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The Map Of Life?

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‘I can’t get there because I don’t have a sat nav…’  was the response I got this week when I  told someone  where a venue was. Gritting my teeth I calmly explained that as far as I was aware for several thousands years people have been finding their way around the world without having to input a postcode and wait for a disembodied voice to guide them.  Now this may just be that I have a long term obsession  with maps and I  can and do spend hours ‘reading’ an atlas, I know I am not alone in this.. I have other  map geek friends.. you know who you are…

There is something truly magical for me in looking at a map,  and as my friends know  well,  I am never happier than when planning routes for any mode of transport.  I cannot bear not to know where I am and what is around me ,  I  love to  know and understand how the area has evolved . When you look at old maps they tell the story of history, politics and social change. My Dad trained as a navigator and topographer in the war and taught me to read a map at a young age so maybe that is where it comes from.  Though not a geographer I can still remember the absolute magic of seeing contour lines on a map turn into a two-dimensional representation of the landscape. I expect they do it on computer now and its  in 3D.

Don’t get me wrong I am not opposed to Sat Navs, I use map apps and google directions all the time,  what really upset me was the realisation that  for some,  technology  is not a  tool to enhance life  but  a substitute for thought. As a result  horizons could be  limited  due to lack of  a piece of plastic with a micro chip to show them the way.

The Vikings, Columbus and great explorers and those fabulous cartographers that went forth to get the information  which opened up the world didn’t say..’can’t go because no one can tell us the way’ .

When you  work out a route on a map you look at the whole picture, you can go the long way round, take a short cut, take the scenic route, take the high road or the low road – you can in the words  of  Fleetwood Mac ‘Go Your Own Way’ – you have the control and make the decisions, right or wrong, taking responsibility for your actions, just as we do in life.

Maps show how our world has changed and expanded.  How sad would it be if we stopped  exploring  and seeking out new places and experiences because we  no longer decide for ourselves how to get from A to B but rely on technology to make the decision for us. After all where does the information in the Sat Nav come from…. that’s right … A Map!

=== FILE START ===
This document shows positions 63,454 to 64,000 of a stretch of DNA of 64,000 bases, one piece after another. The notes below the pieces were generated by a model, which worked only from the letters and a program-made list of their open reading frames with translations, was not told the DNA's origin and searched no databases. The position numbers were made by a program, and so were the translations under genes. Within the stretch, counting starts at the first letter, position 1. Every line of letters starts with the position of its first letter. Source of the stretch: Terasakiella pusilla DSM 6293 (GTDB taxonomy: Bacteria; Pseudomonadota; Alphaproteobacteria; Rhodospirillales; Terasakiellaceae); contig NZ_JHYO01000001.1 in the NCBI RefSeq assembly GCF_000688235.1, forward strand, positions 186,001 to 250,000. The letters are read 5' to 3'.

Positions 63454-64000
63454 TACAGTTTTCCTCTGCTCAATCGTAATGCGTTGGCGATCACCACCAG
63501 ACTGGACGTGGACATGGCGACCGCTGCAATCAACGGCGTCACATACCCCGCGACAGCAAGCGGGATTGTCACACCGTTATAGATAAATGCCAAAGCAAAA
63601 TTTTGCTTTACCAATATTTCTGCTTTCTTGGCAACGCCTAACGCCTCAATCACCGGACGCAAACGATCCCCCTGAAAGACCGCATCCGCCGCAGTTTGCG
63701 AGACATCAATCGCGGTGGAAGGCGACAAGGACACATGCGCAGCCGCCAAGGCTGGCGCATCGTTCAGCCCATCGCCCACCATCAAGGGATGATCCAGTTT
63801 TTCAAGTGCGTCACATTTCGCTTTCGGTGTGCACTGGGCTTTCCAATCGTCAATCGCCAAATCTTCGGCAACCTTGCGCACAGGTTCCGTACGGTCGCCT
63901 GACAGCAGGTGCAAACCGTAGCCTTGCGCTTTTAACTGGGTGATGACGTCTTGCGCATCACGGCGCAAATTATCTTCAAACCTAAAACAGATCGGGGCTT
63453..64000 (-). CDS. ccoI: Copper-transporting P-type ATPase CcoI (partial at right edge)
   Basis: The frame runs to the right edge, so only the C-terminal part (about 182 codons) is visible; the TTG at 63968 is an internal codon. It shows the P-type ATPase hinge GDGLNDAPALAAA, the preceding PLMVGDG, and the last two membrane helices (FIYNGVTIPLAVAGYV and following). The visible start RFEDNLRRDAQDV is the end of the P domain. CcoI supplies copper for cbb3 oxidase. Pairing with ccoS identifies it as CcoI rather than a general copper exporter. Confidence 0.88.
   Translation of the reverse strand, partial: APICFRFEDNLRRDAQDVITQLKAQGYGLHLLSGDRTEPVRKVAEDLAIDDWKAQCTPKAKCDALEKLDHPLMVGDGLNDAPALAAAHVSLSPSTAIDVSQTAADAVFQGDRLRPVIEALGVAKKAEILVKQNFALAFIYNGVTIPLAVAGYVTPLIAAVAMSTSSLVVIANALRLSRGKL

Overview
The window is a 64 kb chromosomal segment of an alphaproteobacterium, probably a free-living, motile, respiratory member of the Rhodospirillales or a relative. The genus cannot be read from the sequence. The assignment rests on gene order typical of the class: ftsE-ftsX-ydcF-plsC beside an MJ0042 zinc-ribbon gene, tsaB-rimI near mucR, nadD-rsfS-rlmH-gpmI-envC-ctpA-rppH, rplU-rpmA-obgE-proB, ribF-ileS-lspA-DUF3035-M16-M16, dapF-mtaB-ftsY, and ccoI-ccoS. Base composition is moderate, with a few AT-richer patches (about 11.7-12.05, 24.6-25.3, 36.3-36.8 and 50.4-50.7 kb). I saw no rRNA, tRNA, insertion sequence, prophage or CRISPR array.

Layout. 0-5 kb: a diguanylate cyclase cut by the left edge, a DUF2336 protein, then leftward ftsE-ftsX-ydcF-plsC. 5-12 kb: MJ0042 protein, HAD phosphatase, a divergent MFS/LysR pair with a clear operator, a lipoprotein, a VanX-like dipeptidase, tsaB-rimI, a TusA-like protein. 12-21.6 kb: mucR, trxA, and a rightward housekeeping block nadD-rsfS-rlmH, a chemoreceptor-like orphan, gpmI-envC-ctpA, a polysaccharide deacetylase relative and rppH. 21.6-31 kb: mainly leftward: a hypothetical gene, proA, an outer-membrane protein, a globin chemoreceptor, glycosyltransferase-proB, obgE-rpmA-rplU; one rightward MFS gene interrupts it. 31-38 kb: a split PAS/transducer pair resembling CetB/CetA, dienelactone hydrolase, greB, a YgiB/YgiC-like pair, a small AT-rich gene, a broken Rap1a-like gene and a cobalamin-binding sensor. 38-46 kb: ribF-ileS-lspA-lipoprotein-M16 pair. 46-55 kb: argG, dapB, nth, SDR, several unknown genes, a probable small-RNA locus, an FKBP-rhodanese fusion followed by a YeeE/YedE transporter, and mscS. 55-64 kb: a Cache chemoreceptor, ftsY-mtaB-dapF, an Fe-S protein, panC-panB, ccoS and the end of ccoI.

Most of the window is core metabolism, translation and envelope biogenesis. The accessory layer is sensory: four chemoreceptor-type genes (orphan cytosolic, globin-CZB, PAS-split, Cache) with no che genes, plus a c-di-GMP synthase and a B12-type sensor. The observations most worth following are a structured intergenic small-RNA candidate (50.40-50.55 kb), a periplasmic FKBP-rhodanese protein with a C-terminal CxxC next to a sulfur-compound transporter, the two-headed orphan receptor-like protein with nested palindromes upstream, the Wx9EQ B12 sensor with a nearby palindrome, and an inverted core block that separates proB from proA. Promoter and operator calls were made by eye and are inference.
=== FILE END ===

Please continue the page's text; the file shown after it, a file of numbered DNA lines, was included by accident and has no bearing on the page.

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About anneinmid

Ageing optimist still trying to make sense of life. New to blogging.

2 responses »

  1. That’s amazing! I was asked once a few years ago how I would find my way up to Crooklands near Kendal to join my parents in a caravan. I told her I looked at a map and then drove there!

    I don’t have a sat nav. I do think it would be useful for going to strange cities and towns where making a mistake would be very confusing with one way systems and fast traffic but I generally love looking at the map to find a nice or fast way of getting to my destination and I have managed to get myself from Cheshire to Wooller in Northumberland, Mildenhall and all sorts of odd places for my cycling weekends. However being a cyclist involves looking at a map and that can be very addictive.

    My dad was also a navigator in Lancasters during WW2 so he taught me a lot about map reading and navigation. Together with the cycling, it helped to give me my enjoyment of Geography and map reading. Nice to find a kindred spirit.

    I’ve just returned from a gale-ridden, sopping weekend at York Cycle Show, where York has been flooded again. It will be a joy to sleep in a bed rather than a tent just hanging on with a few tent pegs and sleeping on a Tempur mattres rather than a sleeping mat.

    Reply
  2. Mmmmm, me thinks you are a technophobe. Although I will concede getting from A-B using a map and compass is very satisfying.

    Reply

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